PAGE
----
While applauding the airline for addressing the Singapore Girl’s brand value, Hitchmough said that the airline should focus more on the provenance and personality of the Singapore Girl itself. This includes areas such as the spirit and ambition that drives young girls to fly, the countless hours of training and female pilots. Other aspects SIA can potentially focus on also include how Singapore as a nation was able to create such a “nuanced, unmistakable and world-renowned flight experience”.
“These are all stories – today more than ever – that probably deserve to be told and would help carry Singapore Airlines and the Singapore Girl forward to a new era of greatness,” he added.
Meanwhile despite the central role of the Singapore Girl in SIA’s branding, Andrew Crombie, managing director of Crombie Design has been present but “trivialised” in advertising and content portrayals, adding that the Singapore Girl is “almost completely absent” from some recent efforts depicting the SIA experience.
According to Crombie, the Singapore girl is “a brand asset with a larger role to play” and to evolve, she needs to be made more “contemporarily relevant” by elevating her contribution beyond the superficial portrayals and acts depicted in the airline’s recent communications. This could include expanding the portrayal beyond the “coat carrying, drink serving and mindless smiling” and into more updated service areas expected by today’s travellers, without losing the charm and warmth of her presence.
As a branding concept, the Singapore Girl concept has become “less distinctive” and “a little dated or two-dimensional” in its delivery. Crombie said that it is important to retain the Singapore Girl as she has been the embodiment of Asian hospitality for 50 years, from the distinctive sarong kebaya to her graceful and prescient service manners.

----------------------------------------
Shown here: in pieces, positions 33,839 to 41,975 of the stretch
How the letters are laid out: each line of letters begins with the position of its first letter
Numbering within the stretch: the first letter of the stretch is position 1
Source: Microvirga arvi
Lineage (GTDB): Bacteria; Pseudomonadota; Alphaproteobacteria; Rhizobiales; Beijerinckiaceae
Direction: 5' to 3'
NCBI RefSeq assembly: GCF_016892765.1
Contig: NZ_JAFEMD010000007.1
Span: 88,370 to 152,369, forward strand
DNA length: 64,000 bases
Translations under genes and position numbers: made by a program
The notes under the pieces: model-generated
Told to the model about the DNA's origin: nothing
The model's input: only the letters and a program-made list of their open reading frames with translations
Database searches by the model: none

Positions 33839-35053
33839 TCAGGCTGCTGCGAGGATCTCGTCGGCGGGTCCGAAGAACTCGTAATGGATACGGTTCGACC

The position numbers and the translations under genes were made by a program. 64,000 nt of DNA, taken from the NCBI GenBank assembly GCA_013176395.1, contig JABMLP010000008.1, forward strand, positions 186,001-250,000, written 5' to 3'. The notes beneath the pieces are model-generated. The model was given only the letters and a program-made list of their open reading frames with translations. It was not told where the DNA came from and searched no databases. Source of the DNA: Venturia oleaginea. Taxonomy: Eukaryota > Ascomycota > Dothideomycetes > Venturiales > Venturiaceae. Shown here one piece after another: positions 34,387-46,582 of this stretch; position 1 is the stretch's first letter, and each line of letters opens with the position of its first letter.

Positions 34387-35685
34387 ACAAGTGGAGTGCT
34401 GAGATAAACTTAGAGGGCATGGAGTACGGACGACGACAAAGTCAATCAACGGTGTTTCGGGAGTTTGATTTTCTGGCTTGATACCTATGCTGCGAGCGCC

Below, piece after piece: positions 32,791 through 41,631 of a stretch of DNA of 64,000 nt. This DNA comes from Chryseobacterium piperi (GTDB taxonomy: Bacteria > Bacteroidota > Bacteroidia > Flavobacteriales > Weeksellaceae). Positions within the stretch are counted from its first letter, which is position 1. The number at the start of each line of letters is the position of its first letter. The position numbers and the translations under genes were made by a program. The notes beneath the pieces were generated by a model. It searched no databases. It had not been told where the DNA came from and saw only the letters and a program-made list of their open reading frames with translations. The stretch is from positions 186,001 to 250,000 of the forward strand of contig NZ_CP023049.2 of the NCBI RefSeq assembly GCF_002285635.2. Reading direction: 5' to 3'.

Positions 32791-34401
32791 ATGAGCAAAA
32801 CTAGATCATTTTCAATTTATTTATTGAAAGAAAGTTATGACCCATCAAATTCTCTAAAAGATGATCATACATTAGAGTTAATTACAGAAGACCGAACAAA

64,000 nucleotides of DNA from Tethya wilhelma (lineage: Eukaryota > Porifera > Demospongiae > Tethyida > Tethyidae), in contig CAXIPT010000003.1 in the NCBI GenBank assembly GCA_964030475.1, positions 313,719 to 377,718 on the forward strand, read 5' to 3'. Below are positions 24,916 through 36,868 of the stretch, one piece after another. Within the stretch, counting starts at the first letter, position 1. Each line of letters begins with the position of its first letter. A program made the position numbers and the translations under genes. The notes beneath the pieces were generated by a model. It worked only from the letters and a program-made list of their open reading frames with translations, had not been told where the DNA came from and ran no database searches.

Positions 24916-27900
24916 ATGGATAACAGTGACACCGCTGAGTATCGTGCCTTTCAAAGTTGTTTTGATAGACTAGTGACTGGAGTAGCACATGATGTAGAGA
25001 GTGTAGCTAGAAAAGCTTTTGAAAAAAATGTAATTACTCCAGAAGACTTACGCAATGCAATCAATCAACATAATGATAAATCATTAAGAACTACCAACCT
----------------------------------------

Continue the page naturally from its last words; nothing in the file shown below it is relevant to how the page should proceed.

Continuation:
“The Singapore Girl was always the ‘human’ component of a complete service offer, which also relied on ticking the physical experience and technological leadership boxes for well-heeled travellers. She represented the ‘soft’ side of the experience as a counterpoint to the ‘hard’ edge of technology – both of which are required,” Crombie said.
Also weighing in on the issue is Simon Bell, managing director, FITCH who said that over time, SIA has invested in the Singapore Girl narrative and symbol, which is linked directly to SIA’s experience signatures, and beyond just food and locations.
The symbol is front and centre and not taking a back seat – and neither should it.
“Communications between airline brands is very similar. Happy passengers, arriving on-time to amazing locations and eating fantastic airline food along the journey. Often the airline’s origin takes the limelight, and differentiation in this category is a tough task,” he added.
The Singapore Girl is a sacred brand asset, Nick Foley, president Southeast Asia Pacific and Japan, Landor said to Marketing, adding that SIA as a brand has not “moved much” in recent years. Looking at it from an engineering angle, Foley said that the airline has moved forward in terms of establishing the longest flight route and its investment in a new fleet of airbuses. However, its brand needs to take front and centre again.
With the appointment of the two agencies and its new approach, Foley added that looks to see the brand moving forward with the Singapore Girl underpinning future marketing initiatives.
“The Singapore Girl needs to be much more prominent in all new communications for the brand. Just as the Golden Kris on the tailfin of SQ jets signifies trust in one of the world’s best airlines, so too must the Singapore Girl signify a level of unparalleled service that travelers can look forward to from the moment they book their trip with the airline,” he said.